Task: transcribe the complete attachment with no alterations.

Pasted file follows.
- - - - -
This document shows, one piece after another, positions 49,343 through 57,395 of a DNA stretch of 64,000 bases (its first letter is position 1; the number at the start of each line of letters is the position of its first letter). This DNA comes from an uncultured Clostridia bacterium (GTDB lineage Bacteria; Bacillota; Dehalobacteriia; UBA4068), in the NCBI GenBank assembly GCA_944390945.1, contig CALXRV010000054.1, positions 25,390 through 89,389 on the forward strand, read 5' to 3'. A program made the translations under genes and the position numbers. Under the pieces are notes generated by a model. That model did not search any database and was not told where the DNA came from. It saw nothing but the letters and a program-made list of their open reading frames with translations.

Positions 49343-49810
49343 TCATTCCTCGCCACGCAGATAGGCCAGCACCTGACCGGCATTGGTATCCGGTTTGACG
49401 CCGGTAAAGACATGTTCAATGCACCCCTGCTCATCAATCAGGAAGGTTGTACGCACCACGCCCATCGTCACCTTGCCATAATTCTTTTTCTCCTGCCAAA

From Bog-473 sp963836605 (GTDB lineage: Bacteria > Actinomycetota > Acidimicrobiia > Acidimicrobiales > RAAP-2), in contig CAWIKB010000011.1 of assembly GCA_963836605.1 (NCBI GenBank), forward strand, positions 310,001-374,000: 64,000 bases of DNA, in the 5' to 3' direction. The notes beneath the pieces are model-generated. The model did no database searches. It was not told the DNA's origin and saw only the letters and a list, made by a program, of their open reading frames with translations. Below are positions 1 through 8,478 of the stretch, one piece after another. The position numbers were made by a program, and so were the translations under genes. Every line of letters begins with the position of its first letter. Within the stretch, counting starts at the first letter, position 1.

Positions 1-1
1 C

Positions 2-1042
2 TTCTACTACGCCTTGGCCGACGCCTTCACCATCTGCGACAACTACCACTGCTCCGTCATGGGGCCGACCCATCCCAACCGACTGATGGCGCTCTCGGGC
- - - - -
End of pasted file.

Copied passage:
This document shows, one piece after another, positions 49,343 through 57,395 of a DNA stretch of 64,000 bases (its first letter is position 1; the number at the start of each line of letters is the position of its first letter). This DNA comes from an uncultured Clostridia bacterium (GTDB lineage Bacteria; Bacillota; Dehalobacteriia; UBA4068), in the NCBI GenBank assembly GCA_944390945.1, contig CALXRV010000054.1, positions 25,390 through 89,389 on the forward strand, read 5' to 3'. A program made the translations under genes and the position numbers. Under the pieces are notes generated by a model. That model did not search any database and was not told where the DNA came from. It saw nothing but the letters and a program-made list of their open reading frames with translations.

Positions 49343-49810
49343 TCATTCCTCGCCACGCAGATAGGCCAGCACCTGACCGGCATTGGTATCCGGTTTGACG
49401 CCGGTAAAGACATGTTCAATGCACCCCTGCTCATCAATCAGGAAGGTTGTACGCACCACGCCCATCGTCACCTTGCCATAATTCTTTTTCTCCTGCCAAA

From Bog-473 sp963836605 (GTDB lineage: Bacteria > Actinomycetota > Acidimicrobiia > Acidimicrobiales > RAAP-2), in contig CAWIKB010000011.1 of assembly GCA_963836605.1 (NCBI GenBank), forward strand, positions 310,001-374,000: 64,000 bases of DNA, in the 5' to 3' direction. The notes beneath the pieces are model-generated. The model did no database searches. It was not told the DNA's origin and saw only the letters and a list, made by a program, of their open reading frames with translations. Below are positions 1 through 8,478 of the stretch, one piece after another. The position numbers were made by a program, and so were the translations under genes. Every line of letters begins with the position of its first letter. Within the stretch, counting starts at the first letter, position 1.

Positions 1-1
1 C

Positions 2-1042
2 TTCTACTACGCCTTGGCCGACGCCTTCACCATCTGCGACAACTACCACTGCTCCGTCATGGGGCCGACCCATCCCAACCGACTGATGGCGCTCTCGGGC